E.13 – Sony PlayStation (Console Retrospective)

Before Sony’s name ever appeared in front of the word “PlayStation,” it was nearly Nintendo’s that did. But if the Console Wars meant anything to you growing up, then you already know how that story ends. What proves harder to recall is how it all began, and its significance to the gaming industry today.

In celebration of its forthcoming 25th anniversary, Alex Koval & I revisit the serendipity that propelled the Sony PlayStation to becoming a household name. Combined with some of the most iconic branding in entertainment, an innovative design, subversive marketing and a critically-acclaimed games library, the gaming console would prove to have a quarter-century-long ripple effect.

Without the Sony PlayStation, our most cherished gaming memories may have never occurred. Tune in as we retrace its path to our childhood living rooms – and stumble upon the hidden gems that decorate its enduring legacy.

Additional Credits & Notes

  • Alex Koval – my co-host – is a full-stack developer, aspiring radio theater producer, and lifelong fan of the horror genre. He currently resides in Pittsburgh, PA. Some of his favorite games include Resident EvilFinal Fantasy TacticsBaldur’s Gate II: Shadows of AmnBloodborne, and Banjo-Kazooie.
  • Music bookending today’s episode was courtesy of their respective producers: Mikel, Orchard HiClips, and Lzls. Additional music was sourced from each video game’s respective OST.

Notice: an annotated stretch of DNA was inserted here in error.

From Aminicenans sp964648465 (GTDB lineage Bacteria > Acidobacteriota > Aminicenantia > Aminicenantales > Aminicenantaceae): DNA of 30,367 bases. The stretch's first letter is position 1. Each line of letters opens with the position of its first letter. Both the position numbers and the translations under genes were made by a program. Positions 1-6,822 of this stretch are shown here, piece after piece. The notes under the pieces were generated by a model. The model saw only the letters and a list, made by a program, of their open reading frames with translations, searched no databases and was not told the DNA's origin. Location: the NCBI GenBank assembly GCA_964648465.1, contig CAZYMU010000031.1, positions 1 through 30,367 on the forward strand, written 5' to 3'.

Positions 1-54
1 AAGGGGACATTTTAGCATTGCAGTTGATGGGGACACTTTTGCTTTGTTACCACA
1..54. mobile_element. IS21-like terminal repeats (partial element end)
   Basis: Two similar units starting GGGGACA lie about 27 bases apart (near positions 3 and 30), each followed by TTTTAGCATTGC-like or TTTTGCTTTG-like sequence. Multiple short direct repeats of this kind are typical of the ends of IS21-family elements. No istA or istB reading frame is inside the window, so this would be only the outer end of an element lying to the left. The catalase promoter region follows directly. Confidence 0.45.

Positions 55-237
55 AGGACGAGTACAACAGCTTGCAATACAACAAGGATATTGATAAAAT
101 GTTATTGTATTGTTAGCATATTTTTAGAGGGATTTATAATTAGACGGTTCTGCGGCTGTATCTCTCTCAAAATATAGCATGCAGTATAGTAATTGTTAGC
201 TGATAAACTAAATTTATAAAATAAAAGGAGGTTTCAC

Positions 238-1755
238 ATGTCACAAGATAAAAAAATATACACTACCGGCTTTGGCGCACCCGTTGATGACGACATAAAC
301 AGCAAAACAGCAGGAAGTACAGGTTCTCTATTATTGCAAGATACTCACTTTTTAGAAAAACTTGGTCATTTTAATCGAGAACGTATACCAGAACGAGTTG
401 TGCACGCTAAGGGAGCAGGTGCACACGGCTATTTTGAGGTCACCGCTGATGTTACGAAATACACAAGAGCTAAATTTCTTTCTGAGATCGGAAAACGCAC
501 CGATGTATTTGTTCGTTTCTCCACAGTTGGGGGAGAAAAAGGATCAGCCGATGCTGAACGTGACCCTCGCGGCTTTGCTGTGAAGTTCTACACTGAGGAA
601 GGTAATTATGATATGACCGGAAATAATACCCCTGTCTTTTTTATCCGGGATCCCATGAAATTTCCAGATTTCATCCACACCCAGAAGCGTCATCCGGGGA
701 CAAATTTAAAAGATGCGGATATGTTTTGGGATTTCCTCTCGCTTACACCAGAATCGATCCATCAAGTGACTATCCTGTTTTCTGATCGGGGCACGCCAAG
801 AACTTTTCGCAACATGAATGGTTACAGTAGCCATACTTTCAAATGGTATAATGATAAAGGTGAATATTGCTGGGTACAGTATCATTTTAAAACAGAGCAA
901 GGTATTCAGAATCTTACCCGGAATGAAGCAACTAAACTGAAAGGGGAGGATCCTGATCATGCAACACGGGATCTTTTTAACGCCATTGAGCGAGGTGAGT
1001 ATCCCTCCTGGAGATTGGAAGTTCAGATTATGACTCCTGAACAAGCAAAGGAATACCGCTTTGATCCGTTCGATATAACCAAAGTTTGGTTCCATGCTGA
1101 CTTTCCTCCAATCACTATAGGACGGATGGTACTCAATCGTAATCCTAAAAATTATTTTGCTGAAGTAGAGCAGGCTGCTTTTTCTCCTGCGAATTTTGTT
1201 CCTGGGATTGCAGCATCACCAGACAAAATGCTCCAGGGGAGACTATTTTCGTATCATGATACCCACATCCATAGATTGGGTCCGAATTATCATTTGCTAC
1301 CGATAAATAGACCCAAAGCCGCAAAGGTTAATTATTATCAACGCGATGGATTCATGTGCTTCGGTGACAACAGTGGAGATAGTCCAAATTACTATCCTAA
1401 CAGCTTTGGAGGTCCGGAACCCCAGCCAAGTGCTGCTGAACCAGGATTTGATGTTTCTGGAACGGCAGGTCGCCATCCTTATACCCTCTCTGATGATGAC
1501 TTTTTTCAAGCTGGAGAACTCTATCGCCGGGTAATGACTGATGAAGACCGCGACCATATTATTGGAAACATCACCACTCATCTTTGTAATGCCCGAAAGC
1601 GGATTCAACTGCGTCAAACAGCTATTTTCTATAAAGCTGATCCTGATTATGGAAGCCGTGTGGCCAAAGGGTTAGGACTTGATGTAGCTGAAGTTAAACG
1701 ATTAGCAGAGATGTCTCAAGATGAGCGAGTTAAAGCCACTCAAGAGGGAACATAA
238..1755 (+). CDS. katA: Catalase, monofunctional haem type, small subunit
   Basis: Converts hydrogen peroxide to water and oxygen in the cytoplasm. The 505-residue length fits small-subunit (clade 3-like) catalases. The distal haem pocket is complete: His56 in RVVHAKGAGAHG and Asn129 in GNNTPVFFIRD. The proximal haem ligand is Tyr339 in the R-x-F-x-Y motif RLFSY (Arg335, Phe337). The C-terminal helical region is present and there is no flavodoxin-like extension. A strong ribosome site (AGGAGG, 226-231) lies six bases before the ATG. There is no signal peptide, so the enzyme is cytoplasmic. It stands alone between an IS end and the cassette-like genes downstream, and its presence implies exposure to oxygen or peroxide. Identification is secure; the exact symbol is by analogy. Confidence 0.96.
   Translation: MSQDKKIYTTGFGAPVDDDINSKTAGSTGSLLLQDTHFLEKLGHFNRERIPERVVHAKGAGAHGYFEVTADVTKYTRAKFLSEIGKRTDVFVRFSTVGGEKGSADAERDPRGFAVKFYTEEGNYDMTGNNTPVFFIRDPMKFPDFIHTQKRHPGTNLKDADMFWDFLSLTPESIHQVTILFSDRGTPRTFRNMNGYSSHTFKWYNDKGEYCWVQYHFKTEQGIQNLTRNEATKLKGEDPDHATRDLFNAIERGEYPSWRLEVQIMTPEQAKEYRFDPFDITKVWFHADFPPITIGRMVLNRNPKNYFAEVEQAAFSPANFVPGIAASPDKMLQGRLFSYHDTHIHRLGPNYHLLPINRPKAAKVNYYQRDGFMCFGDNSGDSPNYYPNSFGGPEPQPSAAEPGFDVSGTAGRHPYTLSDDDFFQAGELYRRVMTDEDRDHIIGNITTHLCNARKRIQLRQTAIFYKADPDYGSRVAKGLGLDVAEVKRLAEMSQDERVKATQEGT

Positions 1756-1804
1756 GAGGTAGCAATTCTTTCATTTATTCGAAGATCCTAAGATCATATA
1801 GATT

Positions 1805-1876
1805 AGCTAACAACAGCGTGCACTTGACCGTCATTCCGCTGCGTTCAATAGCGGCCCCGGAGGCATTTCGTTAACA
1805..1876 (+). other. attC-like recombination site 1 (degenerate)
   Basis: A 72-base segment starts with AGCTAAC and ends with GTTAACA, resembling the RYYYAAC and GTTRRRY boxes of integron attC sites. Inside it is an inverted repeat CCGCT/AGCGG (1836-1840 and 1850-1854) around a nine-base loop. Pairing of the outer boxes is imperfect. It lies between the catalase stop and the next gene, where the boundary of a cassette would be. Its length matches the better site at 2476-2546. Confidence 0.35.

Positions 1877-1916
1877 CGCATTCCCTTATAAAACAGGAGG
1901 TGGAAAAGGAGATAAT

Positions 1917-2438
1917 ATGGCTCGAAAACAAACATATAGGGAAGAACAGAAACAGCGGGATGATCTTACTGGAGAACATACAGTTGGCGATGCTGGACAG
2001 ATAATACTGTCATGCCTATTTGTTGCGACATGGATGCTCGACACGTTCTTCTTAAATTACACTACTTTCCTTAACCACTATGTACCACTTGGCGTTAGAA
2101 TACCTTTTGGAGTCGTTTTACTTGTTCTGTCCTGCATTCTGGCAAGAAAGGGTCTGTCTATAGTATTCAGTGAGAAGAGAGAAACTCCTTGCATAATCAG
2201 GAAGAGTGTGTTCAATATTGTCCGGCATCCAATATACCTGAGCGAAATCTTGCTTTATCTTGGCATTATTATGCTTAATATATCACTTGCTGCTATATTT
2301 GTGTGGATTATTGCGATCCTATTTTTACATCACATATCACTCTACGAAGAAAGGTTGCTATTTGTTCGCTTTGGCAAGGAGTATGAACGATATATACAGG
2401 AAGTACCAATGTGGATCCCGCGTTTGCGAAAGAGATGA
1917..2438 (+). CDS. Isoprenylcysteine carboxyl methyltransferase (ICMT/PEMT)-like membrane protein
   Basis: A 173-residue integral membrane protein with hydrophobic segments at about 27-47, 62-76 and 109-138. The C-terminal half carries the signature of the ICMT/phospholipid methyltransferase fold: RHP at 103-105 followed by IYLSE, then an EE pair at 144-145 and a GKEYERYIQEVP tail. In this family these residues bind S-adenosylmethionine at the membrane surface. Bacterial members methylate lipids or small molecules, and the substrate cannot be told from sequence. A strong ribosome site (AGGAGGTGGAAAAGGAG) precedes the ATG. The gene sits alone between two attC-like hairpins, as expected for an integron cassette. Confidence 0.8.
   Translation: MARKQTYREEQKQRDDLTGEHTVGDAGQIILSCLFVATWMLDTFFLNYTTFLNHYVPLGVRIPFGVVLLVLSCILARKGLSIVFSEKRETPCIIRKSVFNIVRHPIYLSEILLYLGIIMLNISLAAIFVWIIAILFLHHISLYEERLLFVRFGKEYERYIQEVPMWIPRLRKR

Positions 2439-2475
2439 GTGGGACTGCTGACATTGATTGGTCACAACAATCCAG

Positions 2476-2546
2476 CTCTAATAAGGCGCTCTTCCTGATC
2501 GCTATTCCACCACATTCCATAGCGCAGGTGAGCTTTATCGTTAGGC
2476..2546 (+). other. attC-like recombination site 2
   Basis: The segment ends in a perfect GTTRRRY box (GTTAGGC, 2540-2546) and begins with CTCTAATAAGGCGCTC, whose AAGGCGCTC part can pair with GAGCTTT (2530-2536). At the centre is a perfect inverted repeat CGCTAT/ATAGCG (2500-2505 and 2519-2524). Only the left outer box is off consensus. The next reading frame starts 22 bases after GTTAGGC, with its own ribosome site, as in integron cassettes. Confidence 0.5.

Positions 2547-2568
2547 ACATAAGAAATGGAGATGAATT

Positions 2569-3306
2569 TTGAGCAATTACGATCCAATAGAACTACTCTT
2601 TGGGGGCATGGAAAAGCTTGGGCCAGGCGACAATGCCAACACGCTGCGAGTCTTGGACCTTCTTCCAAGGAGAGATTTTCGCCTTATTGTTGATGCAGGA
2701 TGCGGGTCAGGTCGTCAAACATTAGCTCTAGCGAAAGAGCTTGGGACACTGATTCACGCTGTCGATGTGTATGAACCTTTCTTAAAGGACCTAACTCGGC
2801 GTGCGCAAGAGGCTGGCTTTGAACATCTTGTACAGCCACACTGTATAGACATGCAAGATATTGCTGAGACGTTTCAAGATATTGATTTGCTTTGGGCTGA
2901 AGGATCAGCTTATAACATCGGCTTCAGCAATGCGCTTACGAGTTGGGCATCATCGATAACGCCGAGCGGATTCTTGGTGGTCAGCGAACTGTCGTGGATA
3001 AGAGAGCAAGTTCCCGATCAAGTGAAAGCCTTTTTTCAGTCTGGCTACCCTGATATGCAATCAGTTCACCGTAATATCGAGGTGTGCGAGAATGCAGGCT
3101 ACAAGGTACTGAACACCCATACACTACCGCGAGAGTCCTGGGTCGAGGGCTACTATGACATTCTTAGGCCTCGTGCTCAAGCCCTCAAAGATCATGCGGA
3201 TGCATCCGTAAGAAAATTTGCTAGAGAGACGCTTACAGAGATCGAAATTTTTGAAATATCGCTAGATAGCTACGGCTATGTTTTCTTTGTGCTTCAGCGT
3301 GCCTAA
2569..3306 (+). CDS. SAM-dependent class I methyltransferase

• References throughout our discussion include the Nintendo “Play Station” prototype, designs of the logo, controller, and the console itself.

Engadget Feature – Crash Bandicoot: N. Sane Trilogy

Key artists from Vicarious Visions walked me through their approach to remastering Naughty Dog’s iconic PlayStation trilogy, and how they handled inheriting a legacy with millions of nostalgic fans. You can read the full-length feature on Engadget.

As a lifelong fan of Crash Bandicoot, and I am incredibly grateful to have told this story. Within it are in-depth interviews with art & design leads who oversaw the remasters, as well as exclusive behind-the-scenes looks at their process and even some of Naughty Dog’s original concept art. What stood out to me as I worked on this were the philosophical aspects of VV’s approach, and the pressure they placed on themselves in striking a balance between their vision and Naughty Dog’s (circa 1996).

Special thanks to Aaron Soupporis at Engadget for his mentorship, collaborative spirit and going the extra mile on the layout, as well as Jessica Conditt for connecting us. Nicholas Ruepp, Kara Massie, Cory Turner, Curtis Orr, Leo Zuniga and Wiebke Vallentin at VV & Activision were all extremely helpful in coordinating the interviews and art assets we needed, even on the eve of the game’s release date.

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